Liability for Encouraging One's Own Murder, Victims, and Other Exempt Parties
Dennis J. Baker
King's College London – The Dickson Poon School of Law
(2012) 23(3) King’s Law Journal 257–285
This paper considers three major issues in the law of complicity: (1) the role of oblique intention in complicity; (2) complicity liability for those who engage in mutual gun- fights in public streets; and (3) the scope of the ‘exempt party’ rule. All of these issues arose in R v Gnango, but unfortunately the UK Supreme Court’s treatment of those issues was wholly unsatisfactory. Nonetheless, that decision provides us with a perfect backdrop for exploring these issues. I aim to demonstrate that the Lords got the law wrong. I will put forward an alternative interpretation of the law. I rely extensively on American law, but I am not aiming to carry out a full comparative study. Instead, the aim is to shed light on how the law might be reformed, interpreted and developed in the UK. The American case law is useful for highlighting some of the legal misconceptions drawn by the Lords in R v Gnango.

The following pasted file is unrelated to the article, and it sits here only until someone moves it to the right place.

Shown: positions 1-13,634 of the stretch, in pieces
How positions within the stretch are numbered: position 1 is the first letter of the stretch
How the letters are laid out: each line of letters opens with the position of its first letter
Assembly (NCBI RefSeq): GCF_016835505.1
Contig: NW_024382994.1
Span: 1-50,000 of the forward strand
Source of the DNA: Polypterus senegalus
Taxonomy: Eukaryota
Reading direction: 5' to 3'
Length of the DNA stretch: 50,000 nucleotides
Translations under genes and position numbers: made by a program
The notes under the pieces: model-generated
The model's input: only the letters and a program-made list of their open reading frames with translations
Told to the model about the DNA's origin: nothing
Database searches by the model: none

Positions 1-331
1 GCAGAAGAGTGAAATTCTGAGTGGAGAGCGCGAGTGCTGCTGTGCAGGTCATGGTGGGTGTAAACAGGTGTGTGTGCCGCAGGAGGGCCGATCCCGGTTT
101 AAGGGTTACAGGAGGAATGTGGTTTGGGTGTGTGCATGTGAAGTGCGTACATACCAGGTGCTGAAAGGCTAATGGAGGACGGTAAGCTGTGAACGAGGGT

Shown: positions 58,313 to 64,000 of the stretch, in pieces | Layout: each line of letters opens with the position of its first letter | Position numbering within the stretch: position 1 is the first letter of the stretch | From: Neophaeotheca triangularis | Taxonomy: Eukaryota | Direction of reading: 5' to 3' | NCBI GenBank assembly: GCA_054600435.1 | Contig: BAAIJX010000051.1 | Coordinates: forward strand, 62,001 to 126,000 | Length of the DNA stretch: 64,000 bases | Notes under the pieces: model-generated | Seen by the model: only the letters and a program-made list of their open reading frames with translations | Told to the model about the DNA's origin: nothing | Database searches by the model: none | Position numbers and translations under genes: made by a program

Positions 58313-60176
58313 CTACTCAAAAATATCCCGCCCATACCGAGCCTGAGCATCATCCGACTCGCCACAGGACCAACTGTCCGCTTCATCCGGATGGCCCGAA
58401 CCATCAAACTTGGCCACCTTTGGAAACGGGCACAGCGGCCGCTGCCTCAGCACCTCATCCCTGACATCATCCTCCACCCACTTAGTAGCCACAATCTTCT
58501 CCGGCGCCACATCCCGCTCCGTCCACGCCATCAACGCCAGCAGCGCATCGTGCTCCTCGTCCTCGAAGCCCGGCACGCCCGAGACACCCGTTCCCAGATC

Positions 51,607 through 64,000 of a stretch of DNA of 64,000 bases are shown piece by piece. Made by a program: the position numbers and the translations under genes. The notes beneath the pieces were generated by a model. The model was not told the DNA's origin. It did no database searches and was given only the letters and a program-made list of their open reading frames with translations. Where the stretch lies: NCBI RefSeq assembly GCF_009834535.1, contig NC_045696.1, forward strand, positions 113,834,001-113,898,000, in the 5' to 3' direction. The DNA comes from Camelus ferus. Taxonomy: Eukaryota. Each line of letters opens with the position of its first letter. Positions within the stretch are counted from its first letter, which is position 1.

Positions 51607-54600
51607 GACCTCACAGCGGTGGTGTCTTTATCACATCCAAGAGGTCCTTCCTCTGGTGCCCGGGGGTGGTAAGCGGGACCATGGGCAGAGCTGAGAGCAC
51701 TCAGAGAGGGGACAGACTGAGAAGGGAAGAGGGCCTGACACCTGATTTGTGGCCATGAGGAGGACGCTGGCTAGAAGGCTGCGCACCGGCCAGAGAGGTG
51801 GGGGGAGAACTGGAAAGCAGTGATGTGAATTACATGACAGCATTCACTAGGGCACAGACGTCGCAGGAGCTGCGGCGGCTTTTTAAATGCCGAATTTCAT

Number of Pages in PDF File: 29
Date posted: January 9, 2013
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